and idolization of Nixon reaches new heights:
I think the hero was Richard Nixon, fighting for peace even as he was being horribly mistreated and crucified just for his fight for peace.
To sum up, Felt=Jewish traitor/Nazi war criminal, Nixon=Christ.

Friday, June 03, 2005

jaws unleashed

I recently purchased an Xbox, mainly for playing DDR and Karaoke Revolution (I'm not much of a "real" gamer). I'm now looking forward to trying this game which is coming out in August.

happy birthday, richard cobden

Mark Brady has a terrific post over at Liberty & Power regarding Richard Cobden:
Today Richard Cobden and his friend John Bright are principally remembered for their work on behalf of the Anti-Corn Law League between 1839 and 1846, when Sir Robert Peel announced the phased total repeal of the corn laws, the tariff on imported grain or ‘bread tax’ that worked to raise the price of bread for the laboring poor and the rents accruing to the landlords or ‘bread stealers’. The organization and success of the League is a fine example of how to organize uncompromisingly for liberty and a great inspiration for us today.
Stories like this give me hope that we might actually defeat some of the non-stop awfulness that Republicans and Democrats serve up on a daily basis.

Thursday, June 02, 2005

nhtsa killing people with airbags

Airbags associated with increased probability of death in accidents, study finds

This article at defies the NHTSA party line that airbags save lives, and it isn't just talking about the well known dangers of airbags to children. University of Georgia statistics professor Mary C. Meyer, who recently published the results of her studies in the magazine Chance, explains the main problem with the NHTSA studies:
By way of analogy, Meyer explained it this way: “If you look at people who have some types of cancer, you will see that those who get radiation treatment have a better chance of surviving than those who don’t. However, radiation is inherently dangerous and could actually cause cancer. If you give everyone radiation treatments, whether they have cancer or not, you will probably find an increased risk of death in the general population.

“Making everyone have airbags and then verifying the effectiveness using only fatal crashes in FARS is like making everyone get radiation and then estimating the lives saved by looking only at people who have cancer. Overall, there will be more deaths if everyone is given radiation, but in the cancer subset, radiation will be effective.”

Read the whole article.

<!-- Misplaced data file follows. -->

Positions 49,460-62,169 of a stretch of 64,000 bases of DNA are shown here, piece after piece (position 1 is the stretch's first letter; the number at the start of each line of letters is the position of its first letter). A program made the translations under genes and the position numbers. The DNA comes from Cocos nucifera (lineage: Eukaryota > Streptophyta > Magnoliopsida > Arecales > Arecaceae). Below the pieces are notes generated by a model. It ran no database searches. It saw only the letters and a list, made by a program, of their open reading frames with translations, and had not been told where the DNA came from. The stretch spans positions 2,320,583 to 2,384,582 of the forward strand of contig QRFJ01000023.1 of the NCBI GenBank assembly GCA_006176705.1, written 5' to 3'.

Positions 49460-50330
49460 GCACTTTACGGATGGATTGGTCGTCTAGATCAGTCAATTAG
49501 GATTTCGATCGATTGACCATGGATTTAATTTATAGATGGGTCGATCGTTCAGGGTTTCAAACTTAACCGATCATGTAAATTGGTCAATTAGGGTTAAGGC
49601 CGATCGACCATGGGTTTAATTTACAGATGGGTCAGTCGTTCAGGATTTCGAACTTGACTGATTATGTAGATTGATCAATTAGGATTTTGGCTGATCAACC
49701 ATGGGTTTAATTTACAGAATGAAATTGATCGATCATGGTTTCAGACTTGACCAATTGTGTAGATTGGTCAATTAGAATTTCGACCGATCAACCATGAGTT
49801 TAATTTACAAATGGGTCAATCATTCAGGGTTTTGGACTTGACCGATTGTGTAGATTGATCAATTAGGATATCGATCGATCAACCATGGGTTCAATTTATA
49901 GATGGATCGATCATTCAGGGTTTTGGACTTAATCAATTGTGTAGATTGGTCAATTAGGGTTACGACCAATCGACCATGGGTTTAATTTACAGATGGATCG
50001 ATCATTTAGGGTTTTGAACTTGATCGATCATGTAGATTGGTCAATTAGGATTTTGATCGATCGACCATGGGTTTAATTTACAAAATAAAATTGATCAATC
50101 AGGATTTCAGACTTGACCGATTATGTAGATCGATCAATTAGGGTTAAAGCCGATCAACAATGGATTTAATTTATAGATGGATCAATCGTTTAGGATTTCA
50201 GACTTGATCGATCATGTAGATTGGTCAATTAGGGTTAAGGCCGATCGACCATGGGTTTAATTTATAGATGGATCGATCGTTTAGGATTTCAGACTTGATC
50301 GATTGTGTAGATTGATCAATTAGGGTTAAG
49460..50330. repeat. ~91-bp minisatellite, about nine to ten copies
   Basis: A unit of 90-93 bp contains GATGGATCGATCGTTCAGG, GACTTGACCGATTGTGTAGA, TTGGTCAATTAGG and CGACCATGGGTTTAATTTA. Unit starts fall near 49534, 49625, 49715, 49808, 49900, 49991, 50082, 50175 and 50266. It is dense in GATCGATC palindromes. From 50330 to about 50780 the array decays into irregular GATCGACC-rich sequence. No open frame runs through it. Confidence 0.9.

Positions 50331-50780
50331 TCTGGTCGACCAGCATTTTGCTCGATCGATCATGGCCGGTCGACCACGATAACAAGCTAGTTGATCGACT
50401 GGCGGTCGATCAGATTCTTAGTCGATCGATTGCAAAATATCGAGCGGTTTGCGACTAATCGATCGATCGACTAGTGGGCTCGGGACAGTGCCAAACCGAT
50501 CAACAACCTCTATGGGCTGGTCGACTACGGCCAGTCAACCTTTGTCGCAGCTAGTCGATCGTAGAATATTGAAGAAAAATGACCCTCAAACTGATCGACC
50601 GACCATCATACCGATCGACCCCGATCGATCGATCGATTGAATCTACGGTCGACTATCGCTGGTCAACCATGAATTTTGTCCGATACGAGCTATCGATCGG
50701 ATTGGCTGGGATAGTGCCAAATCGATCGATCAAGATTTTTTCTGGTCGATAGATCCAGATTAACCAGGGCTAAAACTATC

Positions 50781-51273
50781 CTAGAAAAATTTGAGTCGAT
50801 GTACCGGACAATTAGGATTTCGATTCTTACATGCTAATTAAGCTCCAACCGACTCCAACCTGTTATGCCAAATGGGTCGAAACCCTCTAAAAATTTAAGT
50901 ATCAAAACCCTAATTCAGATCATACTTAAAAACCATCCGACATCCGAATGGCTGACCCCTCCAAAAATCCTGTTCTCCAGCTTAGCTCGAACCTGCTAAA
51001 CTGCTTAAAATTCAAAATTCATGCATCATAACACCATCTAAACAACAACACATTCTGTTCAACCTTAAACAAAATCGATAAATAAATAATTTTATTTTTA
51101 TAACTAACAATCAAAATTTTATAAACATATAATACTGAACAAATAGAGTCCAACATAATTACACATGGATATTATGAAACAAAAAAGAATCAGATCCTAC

teilhard's evolutionary spirituality

This commentary by Kathleen Duffy over at Science and Theology News discusses how Teilhard de Chardin's Catholicism embraced both evolution and the cosmos, and how his views were perceived.
Teilhard was quite concerned about the lack of interest that he experienced among Christians of his day regarding human progress. Instead of trying to build a better life here on Earth, they seemed content to await their heavenly reward. Teilhard hoped that a clearer understanding of the dynamics of evolution and God’s place in this process would encourage a zest for life and a desire to make conscious contributions to the ongoing evolution. Most of all, Teilhard wanted to share his profound experience of the divine presence that pervades every atom of the cosmos and his sense of a world saturated with God.

Unfortunately, many Christians of our current day share the same lack of interest in evolution, science and human progress that Teilhard observed in his fellow Christians.

Wednesday, June 01, 2005

krugman lies

Tom Maguire over at Just One Minute takes on Paul Krugman and asks readers for "hits" so here's mine.

Now for some inexplicable reason, Krugman enjoys misrepresenting the mission of the Cato Institute, repeatedly calling it conservative or even ultra-conservative when in fact it is quite libertarian.  But Krugman decided to cross the line from misrepresentation to lying on November 7th, 2001.  In "A Cross of Dollars", Krugman stated:

As little as three years ago Argentina's "currency board" monetary system was the subject of extravagant praise in publications like Forbes and The Wall Street Journal, and economists at the Cato Institute established lucrative consulting practices advising other countries to mimic Argentina's approach.
Caught with his pants down, here's what Krugman said, parenthetically, in a later column, "Laissez Not Fair":
Contrary to what some may have inferred from a previous column, no staff members at the Cato Institute are in the currency-regime consulting business
No, Paul! No readers inferred that.  Inference is unnecessary when the writer is explicit, not implicit.  Are we clear on this? Krugman first lied about economists at the Cato Institute and when he is caught lying, he lies again to his readers.